Holy Fiction: Thou Shalt Not Mocketh Our Name

It's a well-known fact that most band names are essentially gobbledygook, but here at Rock's Off we're working hard to find some meaning behind the oddest monikers.

Holy Fiction: Thou Shalt Not Mocketh Our Name

Rocks Off has one thumb firmly on the pulse of the Houston music scene, and the other hovering above the mouse waiting to Google Lady Gaga again. However, we must have been on glue last year when we missed our own Holy Fiction's album Hours From It.

It's the most insanely awesome album of self-aware indie rock we have heard since we listened to Evangeline's We're Alright Down Here while downing a bottle of wine in the Kroger parking lot at 2 a.m. Sad, sweet, and completely without flaw, we are shamed by the fact that we are just now getting into the band.

But what's with that name? Holy fiction? What the fuck does that mean? Are they calling all religion fiction, or all fiction holy? The more we thought about it, the more blood rushed to our heads and made us kick down the door of their practice studio, jumped on lead singer Evan Lecker, and demanded to know the answer.

"Holy Fiction came from a long bout of conversations I had out in California with a close friend of mine who was going to Fullerton Theological Seminary," says Lecker, shoving us off of him. "It's a reference to fictional narratives told by ancient cultures for the purposes of teaching spiritual and moral lessons."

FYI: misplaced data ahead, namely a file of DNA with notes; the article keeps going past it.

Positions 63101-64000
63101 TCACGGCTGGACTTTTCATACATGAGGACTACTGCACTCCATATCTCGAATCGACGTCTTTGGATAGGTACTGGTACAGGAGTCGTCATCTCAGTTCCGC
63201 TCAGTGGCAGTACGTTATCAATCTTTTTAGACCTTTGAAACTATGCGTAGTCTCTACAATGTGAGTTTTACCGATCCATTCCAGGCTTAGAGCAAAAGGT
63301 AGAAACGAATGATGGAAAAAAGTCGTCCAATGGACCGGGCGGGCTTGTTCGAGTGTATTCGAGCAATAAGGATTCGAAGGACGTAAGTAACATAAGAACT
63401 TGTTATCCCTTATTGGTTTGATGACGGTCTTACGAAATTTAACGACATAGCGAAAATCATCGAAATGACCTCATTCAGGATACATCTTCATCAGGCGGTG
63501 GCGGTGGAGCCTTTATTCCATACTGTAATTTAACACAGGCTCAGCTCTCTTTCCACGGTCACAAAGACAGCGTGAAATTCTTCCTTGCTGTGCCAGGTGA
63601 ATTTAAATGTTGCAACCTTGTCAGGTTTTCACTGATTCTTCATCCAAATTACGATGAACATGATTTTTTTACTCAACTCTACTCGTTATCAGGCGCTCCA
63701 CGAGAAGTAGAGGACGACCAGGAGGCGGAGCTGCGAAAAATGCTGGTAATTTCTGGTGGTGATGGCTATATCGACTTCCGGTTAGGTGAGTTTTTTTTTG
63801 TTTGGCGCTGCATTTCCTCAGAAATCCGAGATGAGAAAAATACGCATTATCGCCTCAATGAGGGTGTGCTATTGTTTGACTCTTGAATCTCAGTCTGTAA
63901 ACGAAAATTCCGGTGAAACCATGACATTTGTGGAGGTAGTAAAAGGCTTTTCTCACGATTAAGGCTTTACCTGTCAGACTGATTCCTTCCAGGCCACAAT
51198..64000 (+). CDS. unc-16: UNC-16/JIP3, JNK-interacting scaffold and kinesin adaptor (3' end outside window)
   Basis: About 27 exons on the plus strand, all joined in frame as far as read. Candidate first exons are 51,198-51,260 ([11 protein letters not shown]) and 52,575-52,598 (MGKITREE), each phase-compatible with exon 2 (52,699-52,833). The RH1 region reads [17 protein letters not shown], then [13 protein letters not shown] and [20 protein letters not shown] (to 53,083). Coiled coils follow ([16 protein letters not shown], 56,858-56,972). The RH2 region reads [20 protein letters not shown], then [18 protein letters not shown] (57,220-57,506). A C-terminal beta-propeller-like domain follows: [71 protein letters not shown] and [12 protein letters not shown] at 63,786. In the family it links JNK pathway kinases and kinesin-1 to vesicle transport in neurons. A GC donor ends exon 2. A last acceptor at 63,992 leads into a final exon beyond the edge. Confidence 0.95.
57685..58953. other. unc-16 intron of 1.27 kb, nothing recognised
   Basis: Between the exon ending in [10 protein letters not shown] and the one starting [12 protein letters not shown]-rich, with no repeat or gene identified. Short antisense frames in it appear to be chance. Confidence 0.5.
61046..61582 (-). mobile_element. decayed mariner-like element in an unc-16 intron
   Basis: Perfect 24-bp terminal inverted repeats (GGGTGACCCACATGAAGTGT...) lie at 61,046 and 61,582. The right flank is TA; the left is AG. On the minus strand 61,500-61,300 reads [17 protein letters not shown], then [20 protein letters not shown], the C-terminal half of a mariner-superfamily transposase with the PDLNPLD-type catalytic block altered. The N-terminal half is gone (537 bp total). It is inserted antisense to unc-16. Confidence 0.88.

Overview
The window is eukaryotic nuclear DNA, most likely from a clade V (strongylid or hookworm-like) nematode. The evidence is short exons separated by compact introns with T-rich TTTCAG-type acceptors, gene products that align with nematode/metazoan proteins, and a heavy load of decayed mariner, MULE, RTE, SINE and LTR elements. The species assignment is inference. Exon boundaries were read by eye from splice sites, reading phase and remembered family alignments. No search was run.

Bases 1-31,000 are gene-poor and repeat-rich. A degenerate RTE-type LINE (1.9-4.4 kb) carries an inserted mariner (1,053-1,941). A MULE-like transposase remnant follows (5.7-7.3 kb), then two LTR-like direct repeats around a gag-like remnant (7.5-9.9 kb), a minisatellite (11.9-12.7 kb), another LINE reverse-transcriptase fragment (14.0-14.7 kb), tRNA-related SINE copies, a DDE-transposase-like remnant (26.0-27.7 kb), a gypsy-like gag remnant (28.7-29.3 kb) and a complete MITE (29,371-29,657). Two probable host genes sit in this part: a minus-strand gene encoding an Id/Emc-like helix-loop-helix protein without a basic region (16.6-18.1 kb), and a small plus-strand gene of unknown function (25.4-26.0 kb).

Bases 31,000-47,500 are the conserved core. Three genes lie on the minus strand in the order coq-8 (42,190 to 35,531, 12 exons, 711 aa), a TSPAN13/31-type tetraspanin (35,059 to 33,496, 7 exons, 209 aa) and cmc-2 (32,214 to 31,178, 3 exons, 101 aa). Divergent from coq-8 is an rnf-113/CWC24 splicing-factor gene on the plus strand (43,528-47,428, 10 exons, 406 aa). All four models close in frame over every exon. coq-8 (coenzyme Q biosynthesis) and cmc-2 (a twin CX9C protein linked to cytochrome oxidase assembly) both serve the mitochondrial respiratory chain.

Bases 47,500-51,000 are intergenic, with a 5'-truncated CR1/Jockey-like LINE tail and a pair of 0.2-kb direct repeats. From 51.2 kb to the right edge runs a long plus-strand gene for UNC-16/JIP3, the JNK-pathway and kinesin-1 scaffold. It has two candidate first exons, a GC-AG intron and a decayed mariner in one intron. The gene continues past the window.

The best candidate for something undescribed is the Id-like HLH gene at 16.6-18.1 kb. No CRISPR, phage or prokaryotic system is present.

"Big words make Rocks Off un-happyful!" we yelled.

As we got up, we started remembering just how soothing the sounds of the very generous free copy of Hours From It were. It's possible we were overreacting a bit, so we sat back down and faced Lecker.

"If all that is holy is fiction, is all that is profane non-fiction?" we asked.

"I don't even know what to say to that," said Lecker.

"What is the most sacred piece of fiction in the world?" we pressed.

"Brown Bear Brown Bear What do You See? About a bear, or is it?" he replied, smiling one of those damn enigmatic smiles.

"Where do fictional characters go when they die?" we tried. The man was clearly impenetrable.


Holy Fiction: Thou Shalt Not Mocketh Our Name

"They go and make very brief and mildly entertaining cameos on Family Guy," said Lecker.

Fair enough, we got what we came for, and got up to leave.

"Just a minute," said Lecker, stopping us. "Let's talk about your name."

"Fuck you, indie boy," we said warningly. "No one deconstructs the deconstructer."

"Oh yeah?" he said." The name Jef With One F is very interesting. When I say it, I think Jeff, or Geoff, but when I read it, the arrangement of the letters looks like it might be a nickname of an exotic hallucinogenic drug made of organic plant compounds from Southeast Asia and smuggled through the jungles and deserts and across the waterways to central Europe where it was hidden in packages bound for the ports of the United States, only to end up in the sweaty smooth palms of some bitchy-ass trust fund baby at a warehouse rave in New York."

We stared at him.

"Love it, though," he said. That fucking smile again. We slunk away, defeated.


Holy Fiction (n): 1. Fictional narratives told by ancient cultures for the purposes of teaching spiritual and moral lessons. 2. Great indie rock. 3. Fucking smug bastard...

Holy Fiction plays with The Canvass Waiting and Finnegan, 9 p.m. Friday, Feb. 11, at Fitzgerald's.

Follow Rocks Off on Facebook and on Twitter at @HPRocksOff.

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